Ford MyKey anti-hoon system to nanny European drivers
Your days of Ferris Buellering your parents' car may be numbered. Old man Ford has vowed to bring its virtua-nanny MyKey system to Europe.
Your days of Ferris Buellering your parents' car may be numbered, especially if the old folks are rolling in a Ford. That's because old man Ford has vowed to bring its virtua-nanny system, which is already available in America, to Europe starting in 2012.
MyKey is a parental control technology that allows Ford car owners to impose restrictions on how the vehicle is driven in their absence.
Owners can limit the car's top speed to a maximum of 80mph, place restrictions on the maximum volume of its stereo system (to reduce the chances of being distracted by some sort of "rap" music, no doubt) and prevent the driver deactivating the car's electronic stability control system.
MyKey's ultra-nanny features don't end there. The system will prevent seat belt reminders from being disabled and actually mute the stereo until occupants in the front seat have their belts fastened.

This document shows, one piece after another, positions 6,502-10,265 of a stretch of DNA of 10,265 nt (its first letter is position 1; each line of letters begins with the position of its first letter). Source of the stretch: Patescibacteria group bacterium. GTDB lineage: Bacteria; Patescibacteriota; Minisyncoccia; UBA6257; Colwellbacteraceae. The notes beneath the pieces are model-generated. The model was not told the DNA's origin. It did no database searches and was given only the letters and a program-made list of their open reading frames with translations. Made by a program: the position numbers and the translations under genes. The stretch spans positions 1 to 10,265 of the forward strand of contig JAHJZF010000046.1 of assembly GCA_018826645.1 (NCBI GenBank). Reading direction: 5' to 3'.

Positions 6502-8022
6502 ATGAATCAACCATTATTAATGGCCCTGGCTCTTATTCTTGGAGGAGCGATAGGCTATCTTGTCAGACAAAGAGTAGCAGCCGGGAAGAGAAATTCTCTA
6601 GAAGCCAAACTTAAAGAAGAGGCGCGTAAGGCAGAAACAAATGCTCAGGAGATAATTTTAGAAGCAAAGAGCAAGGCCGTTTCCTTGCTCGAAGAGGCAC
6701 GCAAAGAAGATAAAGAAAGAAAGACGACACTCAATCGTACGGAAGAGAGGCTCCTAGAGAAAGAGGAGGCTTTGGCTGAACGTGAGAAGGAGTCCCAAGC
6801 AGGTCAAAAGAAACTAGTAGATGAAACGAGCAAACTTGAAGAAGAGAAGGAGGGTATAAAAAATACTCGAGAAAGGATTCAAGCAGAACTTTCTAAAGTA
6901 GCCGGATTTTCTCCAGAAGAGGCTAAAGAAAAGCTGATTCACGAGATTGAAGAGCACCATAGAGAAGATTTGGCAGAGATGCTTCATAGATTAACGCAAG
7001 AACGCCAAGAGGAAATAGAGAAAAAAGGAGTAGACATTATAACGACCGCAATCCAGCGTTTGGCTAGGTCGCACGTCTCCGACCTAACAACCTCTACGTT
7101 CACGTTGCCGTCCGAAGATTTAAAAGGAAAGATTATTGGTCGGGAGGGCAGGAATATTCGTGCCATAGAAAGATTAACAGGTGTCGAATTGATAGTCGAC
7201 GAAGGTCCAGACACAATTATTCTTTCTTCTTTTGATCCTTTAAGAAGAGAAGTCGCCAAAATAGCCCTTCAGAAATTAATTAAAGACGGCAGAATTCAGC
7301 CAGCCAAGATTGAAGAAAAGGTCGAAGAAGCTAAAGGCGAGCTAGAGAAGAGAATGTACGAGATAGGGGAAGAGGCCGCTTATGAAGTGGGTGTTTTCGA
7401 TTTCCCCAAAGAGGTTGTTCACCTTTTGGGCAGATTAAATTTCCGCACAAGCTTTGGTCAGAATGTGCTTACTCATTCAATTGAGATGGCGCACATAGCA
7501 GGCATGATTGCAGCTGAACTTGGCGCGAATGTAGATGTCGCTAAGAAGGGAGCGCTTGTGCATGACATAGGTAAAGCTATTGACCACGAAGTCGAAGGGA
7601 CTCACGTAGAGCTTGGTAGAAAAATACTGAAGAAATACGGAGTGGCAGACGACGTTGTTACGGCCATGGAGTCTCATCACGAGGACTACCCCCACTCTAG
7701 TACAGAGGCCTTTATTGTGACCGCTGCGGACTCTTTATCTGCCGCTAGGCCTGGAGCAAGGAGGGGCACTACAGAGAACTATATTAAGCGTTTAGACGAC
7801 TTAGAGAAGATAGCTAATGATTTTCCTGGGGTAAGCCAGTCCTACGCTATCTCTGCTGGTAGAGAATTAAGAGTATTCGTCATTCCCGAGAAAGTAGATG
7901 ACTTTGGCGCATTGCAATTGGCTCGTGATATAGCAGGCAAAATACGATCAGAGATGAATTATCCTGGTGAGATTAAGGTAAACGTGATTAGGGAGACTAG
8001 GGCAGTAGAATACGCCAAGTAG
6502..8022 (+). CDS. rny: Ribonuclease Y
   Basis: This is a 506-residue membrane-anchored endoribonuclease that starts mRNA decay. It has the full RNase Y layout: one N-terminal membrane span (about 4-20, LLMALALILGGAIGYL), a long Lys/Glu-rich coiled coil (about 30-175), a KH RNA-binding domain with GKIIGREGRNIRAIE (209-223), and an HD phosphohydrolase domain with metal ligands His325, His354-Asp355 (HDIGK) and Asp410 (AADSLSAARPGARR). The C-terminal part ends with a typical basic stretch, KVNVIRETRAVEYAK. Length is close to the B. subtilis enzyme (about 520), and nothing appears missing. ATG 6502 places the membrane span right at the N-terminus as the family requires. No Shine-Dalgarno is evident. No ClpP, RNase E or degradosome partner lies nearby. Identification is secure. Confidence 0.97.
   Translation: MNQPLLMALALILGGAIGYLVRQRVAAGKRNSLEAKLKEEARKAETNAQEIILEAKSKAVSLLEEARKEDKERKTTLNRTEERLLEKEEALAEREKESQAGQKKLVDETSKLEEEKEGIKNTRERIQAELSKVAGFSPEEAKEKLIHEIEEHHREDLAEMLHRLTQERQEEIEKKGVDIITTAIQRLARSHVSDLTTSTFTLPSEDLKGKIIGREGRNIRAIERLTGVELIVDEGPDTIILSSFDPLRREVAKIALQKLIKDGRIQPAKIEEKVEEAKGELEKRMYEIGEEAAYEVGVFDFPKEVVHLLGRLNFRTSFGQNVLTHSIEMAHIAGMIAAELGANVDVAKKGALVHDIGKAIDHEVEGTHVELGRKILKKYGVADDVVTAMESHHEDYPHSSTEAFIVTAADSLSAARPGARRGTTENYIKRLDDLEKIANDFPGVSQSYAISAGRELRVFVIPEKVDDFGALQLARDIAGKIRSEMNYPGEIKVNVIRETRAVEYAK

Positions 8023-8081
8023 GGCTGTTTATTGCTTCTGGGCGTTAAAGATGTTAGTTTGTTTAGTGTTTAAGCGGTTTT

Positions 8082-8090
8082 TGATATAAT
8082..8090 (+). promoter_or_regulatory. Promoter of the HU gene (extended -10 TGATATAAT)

It'll also prevent various active safety systems, such as lane departure warning, blind spot information system, forward alert and active city stop from being deactivated. If Junior somehow does manage to crash, MyKey will even call the emergency services via a tethered Bluetooth phone with co-ordinates of the location of the accident.
As impressive as MyKey appears, we're not sure it's sophisticated enough to prevent the truly idiotic from getting into trouble. It doesn't prevent reckless acceleration or take into account local speed limits, so it's perfectly possible to have yourself a drag race, practice your handbrake turns in a Sainsbury's car park, hammer around at 80mph in a 30mph zone, or get up to whatever brand of automotive hoonage kids are into these days.